How many times you wanted to know the number of rows in a large table before doing some operations, but had to wait for some time till the usual
SELECT COUNT(*) FROM <tablename>
returns a result?
With SQL 2005, there is an alternate way to do the same using sys.partitions which stores the count of rows in the column ROWS for the table, index and partitions.
SELECT OBJECT_NAME(object_id) TableName, rows FROM sys.partitions WHERE OBJECT_NAME(object_id) = <tablename>
Here are few things to note:
- The value of column Index_ID is 0 if there is no index in the table
- The value of column Index_ID is 1 if there is a clustered index in the table
There could be more than one row in the sys.partitions table under these circumstances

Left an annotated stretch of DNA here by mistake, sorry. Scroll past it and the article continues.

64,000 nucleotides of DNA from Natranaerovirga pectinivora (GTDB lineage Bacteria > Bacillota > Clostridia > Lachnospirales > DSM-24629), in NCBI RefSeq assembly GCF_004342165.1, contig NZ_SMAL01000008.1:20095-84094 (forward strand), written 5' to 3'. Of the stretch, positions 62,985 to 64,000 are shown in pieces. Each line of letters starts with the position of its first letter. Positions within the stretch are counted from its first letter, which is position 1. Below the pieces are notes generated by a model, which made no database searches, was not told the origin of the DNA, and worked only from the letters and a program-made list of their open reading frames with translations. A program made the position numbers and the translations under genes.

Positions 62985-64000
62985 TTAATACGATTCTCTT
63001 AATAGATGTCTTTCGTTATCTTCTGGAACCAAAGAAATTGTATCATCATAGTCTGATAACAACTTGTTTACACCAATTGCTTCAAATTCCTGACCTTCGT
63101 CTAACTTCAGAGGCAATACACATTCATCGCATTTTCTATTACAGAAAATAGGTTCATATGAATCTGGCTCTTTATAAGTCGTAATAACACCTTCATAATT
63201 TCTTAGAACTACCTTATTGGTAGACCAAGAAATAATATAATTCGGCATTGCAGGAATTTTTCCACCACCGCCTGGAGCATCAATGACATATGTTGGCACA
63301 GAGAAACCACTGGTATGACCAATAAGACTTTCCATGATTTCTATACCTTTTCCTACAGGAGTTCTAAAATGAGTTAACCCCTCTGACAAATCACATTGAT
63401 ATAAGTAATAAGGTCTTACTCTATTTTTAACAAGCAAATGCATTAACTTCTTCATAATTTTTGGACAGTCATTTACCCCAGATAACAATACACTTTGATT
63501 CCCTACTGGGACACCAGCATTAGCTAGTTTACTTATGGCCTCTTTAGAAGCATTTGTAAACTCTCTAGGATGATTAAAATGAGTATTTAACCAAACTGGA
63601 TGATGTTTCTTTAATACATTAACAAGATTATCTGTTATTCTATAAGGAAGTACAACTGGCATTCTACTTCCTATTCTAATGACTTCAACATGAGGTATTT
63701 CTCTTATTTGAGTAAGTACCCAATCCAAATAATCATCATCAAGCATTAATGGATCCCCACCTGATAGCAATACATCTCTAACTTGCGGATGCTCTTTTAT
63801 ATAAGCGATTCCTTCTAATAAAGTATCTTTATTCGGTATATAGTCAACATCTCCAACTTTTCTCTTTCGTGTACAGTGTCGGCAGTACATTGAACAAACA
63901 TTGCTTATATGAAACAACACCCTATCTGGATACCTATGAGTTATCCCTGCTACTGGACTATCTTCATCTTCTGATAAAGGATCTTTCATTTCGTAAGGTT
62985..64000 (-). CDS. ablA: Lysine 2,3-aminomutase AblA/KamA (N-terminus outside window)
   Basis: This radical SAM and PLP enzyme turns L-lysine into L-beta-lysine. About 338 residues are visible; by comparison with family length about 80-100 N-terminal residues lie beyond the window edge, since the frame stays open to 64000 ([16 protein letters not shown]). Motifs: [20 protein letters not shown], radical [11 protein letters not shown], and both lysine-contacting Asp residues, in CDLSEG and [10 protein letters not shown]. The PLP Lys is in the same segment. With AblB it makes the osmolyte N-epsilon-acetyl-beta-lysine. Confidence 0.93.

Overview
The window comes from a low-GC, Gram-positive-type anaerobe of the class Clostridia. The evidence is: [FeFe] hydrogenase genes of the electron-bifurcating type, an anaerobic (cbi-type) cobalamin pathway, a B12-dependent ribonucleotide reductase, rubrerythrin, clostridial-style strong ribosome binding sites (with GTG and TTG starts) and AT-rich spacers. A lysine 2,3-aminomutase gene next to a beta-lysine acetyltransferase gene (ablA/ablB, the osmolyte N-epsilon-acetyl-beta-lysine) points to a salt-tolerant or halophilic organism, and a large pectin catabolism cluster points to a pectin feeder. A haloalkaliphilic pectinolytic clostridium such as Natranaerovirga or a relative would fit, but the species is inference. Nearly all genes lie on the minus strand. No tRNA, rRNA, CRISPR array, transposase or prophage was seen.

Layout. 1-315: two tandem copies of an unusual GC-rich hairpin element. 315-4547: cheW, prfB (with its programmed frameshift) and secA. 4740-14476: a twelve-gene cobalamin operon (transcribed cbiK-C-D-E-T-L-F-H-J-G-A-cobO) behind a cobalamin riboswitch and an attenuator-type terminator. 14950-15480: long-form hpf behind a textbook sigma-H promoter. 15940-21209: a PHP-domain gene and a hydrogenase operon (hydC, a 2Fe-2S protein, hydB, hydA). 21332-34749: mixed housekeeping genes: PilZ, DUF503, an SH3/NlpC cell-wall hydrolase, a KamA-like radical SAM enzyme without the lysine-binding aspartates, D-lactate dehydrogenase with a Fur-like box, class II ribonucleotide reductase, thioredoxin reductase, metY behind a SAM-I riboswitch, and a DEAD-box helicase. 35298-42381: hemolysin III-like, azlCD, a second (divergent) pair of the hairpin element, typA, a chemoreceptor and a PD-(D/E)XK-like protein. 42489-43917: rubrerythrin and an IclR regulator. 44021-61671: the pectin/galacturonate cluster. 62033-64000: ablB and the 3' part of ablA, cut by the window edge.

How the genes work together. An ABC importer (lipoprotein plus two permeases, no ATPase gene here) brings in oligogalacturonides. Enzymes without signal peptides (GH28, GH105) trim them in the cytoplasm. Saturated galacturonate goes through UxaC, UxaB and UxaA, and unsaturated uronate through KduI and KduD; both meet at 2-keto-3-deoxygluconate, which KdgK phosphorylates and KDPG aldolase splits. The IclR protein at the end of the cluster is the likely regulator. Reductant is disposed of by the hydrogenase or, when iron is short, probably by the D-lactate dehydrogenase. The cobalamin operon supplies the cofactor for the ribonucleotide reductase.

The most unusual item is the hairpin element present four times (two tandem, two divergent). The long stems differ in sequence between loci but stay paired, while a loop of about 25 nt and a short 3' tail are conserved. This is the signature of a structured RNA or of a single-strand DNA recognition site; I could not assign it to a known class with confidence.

1. If there is one or more Non Clustered Index
2. If there is a partition in the table
Here is an example to see the difference in cost for getting the no. of rows from a table having 142115 rows.
SET STATISTICS TIME ON
SET STATISTICS IO ON
--Method-I Use sys.partitions
,SUM(Rows) NoOfRows --total up if there is a partition
WHERE index_id < 2 --ignore the partitions from the non-clustered index if any
AND OBJECT_NAME(object_id) IN (‘YourTableName') --Restrict the Table Names
GROUP BY object_id
Scan count 1, logical reads 2, physical reads 1, read-ahead reads 0, lob logical reads 0, lob physical reads 0, lob read-ahead reads 0.
SQL Server Execution Times:
CPU time = 0 ms, elapsed time = 28 ms
--Method-II --commonly used query use COUNT(*)
SELECT COUNT(*) FROM YourTableName
Scan count 1, logical reads 2286, physical reads 0, read-ahead reads 2285, lob logical reads 0, lob physical reads 0, lob read-ahead reads 0.
CPU time = 60 ms, elapsed time = 761 ms.
SET STATISTICS TIME OFF
SET STATISTICS IO OFF
Mark the difference, which is huge in terms of the IO cost and CPU time as well. So next time there is a need to check the no. of rows hit sys.partitions instead of using COUNT(*).
Special thanks for Balaji Mishra for this tip!